Woodside Energy Limited v Exxon-Mobil Upstream Research Company [2014] APO 53

Implications of this Decision

This decision highlights the importance of drafting any claims to a “method of design” with the tests for manner of manufacture firmly in mind. There is no reason that a claim to a method of design should not be patentable provided that it can satisfy the manner of manufacture tests. 

The decision is a reminder to ensure a claimed method results in an output that extends beyond “intellectual information” and to ensure that the claim itself provides a method that is more than an algorithm or mere working directions to this “intellectual information”. 

These implications are not limited to claims that are directed to a method of design, but potentially to any claim which covers subject matter that has no clear “physical effect”. This highlights the need for careful consideration during drafting to ensure there are grounds to argue that the claim relates to some physical effect, and to include appropriate dependent claims to better define that physical effect. 

Background

Australian patent application 2005264908 was filed in the name of ExxonMobil Upstream Research Company (ExxonMobil). This application was accepted (allowed) on 3 February 2010 and subsequently opposed by Woodside Energy Limited (Woodside).

This application was broadly directed towards an Liquid Natural Gas (LNG) liquefaction plant, methods for producing LNG, methods for designing an LNG plant, and methods of operating an LNG plant.

Grant of the application was opposed on the basis that the claims lacked clarity, succinctness, fair basis, novelty, inventive step, and that the claims did not define a manner of manufacture.

Case summary

Much of the case revolved around standard tests to determine whether the claims of the patent application were novel and involved an inventive step over the prior art. However, there were a couple of interesting aspects of the decision regarding: (i) Woodside’s approach to arguing invalidity under Section 40 of the Patents Act (1990) concerning clarity, succinctness, and fair basis; and (ii) the Delegate’s comments in regard to whether certain claims defined a manner of manufacture (i.e. patentable subject matter).

(i)                  Clarity, Succinctness, and Fair Basis

Woodside adopted an unorthodox approach to arguing the clarity, succinctness, and fair basis objections. Woodside submitted that the claims lacked these features as there were inherent difficulties in ascertaining the nature of a single general inventive concept from a fair reading of the specification as a whole.

Essentially, this was an attempt by Woodside at an invalidity argument based on the claims defining several separate inventions (lack of “unity of invention” grounds) on the basis that and this lack of unity made it difficult to determine the scope of the claims.

This was an interesting approach as unity of invention is not a ground of invalidity that is available during opposition or revocation proceedings.

The Delegate of the Commissioner found that there was no legal requirement that the matter described in the specification or claims be limited or bound to a single inventive concept. The Delegate found that the claims did not lack clarity, succinctness, or fair basis when considered in light of the appropriate legal tests on claim construction, and further indicated that whether the description or claims related to a single inventive concept is not a requirement for clarity, succinctness, or fair basis.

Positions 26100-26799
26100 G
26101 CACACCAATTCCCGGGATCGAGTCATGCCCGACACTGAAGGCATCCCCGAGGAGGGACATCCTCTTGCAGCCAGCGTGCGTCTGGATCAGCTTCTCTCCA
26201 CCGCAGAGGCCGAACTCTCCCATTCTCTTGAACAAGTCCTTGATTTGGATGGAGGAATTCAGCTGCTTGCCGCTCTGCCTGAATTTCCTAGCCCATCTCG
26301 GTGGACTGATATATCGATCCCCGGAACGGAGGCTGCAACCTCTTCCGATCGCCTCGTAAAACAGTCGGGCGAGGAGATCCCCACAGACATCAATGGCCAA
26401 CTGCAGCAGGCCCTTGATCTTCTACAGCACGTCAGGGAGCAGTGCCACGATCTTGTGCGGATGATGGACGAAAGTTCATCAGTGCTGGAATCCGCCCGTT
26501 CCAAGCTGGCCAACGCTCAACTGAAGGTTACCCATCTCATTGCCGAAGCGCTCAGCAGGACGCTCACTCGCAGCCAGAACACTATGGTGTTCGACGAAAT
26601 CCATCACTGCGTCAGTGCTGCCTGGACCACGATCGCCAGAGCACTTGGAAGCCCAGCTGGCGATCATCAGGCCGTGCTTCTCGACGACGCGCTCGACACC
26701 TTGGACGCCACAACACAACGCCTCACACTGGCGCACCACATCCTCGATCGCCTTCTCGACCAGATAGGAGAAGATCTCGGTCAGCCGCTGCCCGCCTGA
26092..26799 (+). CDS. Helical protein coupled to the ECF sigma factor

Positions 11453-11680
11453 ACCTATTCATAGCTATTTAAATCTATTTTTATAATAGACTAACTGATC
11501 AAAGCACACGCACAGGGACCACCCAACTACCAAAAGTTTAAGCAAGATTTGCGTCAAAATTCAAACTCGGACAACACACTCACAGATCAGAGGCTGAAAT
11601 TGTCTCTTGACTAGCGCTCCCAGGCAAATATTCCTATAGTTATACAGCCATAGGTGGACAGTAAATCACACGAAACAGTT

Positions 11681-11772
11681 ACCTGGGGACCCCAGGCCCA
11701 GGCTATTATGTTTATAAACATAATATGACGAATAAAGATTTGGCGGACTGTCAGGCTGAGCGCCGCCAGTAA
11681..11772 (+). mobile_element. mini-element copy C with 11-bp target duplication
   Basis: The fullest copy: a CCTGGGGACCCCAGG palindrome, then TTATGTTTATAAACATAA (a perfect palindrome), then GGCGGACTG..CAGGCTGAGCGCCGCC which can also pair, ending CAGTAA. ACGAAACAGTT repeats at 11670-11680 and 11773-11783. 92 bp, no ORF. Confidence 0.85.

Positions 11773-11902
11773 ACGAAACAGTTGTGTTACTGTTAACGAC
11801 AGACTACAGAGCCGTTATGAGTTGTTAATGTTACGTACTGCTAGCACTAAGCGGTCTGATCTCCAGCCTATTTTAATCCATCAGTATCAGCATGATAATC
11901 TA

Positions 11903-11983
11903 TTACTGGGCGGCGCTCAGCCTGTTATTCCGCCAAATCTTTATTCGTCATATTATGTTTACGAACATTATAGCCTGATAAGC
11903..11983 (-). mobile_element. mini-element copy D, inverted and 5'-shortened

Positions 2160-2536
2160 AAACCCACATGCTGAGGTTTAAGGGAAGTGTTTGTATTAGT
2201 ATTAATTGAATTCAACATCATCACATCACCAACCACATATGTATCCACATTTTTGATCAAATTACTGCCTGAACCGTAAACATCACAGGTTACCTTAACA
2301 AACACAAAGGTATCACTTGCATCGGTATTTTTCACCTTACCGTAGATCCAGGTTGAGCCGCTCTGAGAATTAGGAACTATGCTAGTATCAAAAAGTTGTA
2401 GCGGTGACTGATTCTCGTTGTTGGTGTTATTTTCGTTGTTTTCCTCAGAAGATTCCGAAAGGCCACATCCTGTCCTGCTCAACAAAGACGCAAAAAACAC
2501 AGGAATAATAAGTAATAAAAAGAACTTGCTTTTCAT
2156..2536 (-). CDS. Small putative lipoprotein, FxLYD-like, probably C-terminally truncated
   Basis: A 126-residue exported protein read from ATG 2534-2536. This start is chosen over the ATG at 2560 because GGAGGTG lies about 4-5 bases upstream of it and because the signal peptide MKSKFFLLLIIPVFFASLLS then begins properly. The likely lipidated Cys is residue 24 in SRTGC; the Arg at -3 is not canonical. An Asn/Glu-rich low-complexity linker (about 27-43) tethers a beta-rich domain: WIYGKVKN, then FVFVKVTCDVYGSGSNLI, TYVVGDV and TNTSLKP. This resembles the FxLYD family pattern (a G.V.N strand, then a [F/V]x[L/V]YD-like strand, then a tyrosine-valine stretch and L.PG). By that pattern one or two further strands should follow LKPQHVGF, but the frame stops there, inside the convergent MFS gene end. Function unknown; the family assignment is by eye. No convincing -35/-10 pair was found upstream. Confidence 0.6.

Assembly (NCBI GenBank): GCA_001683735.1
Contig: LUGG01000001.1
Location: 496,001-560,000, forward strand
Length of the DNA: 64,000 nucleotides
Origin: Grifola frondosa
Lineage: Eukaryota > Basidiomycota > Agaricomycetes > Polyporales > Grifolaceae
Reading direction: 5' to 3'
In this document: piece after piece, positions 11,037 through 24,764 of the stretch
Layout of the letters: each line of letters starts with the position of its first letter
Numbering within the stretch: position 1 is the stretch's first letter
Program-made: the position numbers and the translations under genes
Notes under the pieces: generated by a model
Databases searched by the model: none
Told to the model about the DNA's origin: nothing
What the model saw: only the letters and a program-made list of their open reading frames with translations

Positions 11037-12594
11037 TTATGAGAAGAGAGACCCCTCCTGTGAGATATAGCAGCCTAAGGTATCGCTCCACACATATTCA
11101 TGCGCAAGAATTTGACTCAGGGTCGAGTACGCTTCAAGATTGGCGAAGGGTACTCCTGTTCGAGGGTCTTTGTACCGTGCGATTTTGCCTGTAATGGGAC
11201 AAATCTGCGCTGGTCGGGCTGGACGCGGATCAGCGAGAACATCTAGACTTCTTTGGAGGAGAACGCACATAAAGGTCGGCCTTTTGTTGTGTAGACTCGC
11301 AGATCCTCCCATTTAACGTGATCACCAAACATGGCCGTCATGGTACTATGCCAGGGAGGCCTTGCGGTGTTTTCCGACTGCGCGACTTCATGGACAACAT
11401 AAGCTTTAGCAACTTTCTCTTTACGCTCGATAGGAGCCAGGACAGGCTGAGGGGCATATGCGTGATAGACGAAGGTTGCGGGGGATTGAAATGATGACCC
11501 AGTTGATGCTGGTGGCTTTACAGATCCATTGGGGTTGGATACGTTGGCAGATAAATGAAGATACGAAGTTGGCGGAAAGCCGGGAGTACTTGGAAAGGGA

(ii)                  Manner of manufacture

Woodside submitted that the claims directed to a method of designing a LNG liquefaction plant did not define a manner of manufacture as these claims related to a “mere scheme” or “plan”. The Delegate agreed citing Grant v Commissioner of Patents [2006] FCAFC 120 (Grant) in supporting the findings that the claims did not relate to a manner of manufacture.

As a side note: Grant concerned the patentability of a financial transaction method, specifically an asset protection method. However, regardless of the difference in subject matter, some of the key points to come out of Grant were: 

“It has long been accepted that "intellectual information", a mathematical algorithm, mere working directions and a scheme without effect are not patentable.”

-and- 

“It is necessary that there be some “useful product”, some physical phenomenon or effect resulting from the working of a method for it to be properly the subject of letters patent.”

It was the Delegate’s opinion that the these “design” claims related to “intellectual information” as the method of these claims results only in a design, which “may be achieved as simply as via drawing or thought”, and not in any “physical effect in the sense of a concrete effect or phenomenon or manifestation or transformation”. This view is generally consistent with Australian law in which an idea itself is not patentable subject matter. 

ExxonMobil argued that the claims related to an LNG plant, however the Delegate commented that this relationship was “not sufficiently direct as to involve any physical effect”. Therefore the fact that the claimed subject matter relates to an apparatus (in the field of engineering) does not itself provide a physical effect.

Topics:  Energy, Exxon Mobil, Oil & Gas, Patent Infringement, Patent Litigation, Patents

Published In: Civil Procedure Updates, Intellectual Property Updates

DISCLAIMER: Because of the generality of this update, the information provided herein may not be applicable in all situations and should not be acted upon without specific legal advice based on particular situations.

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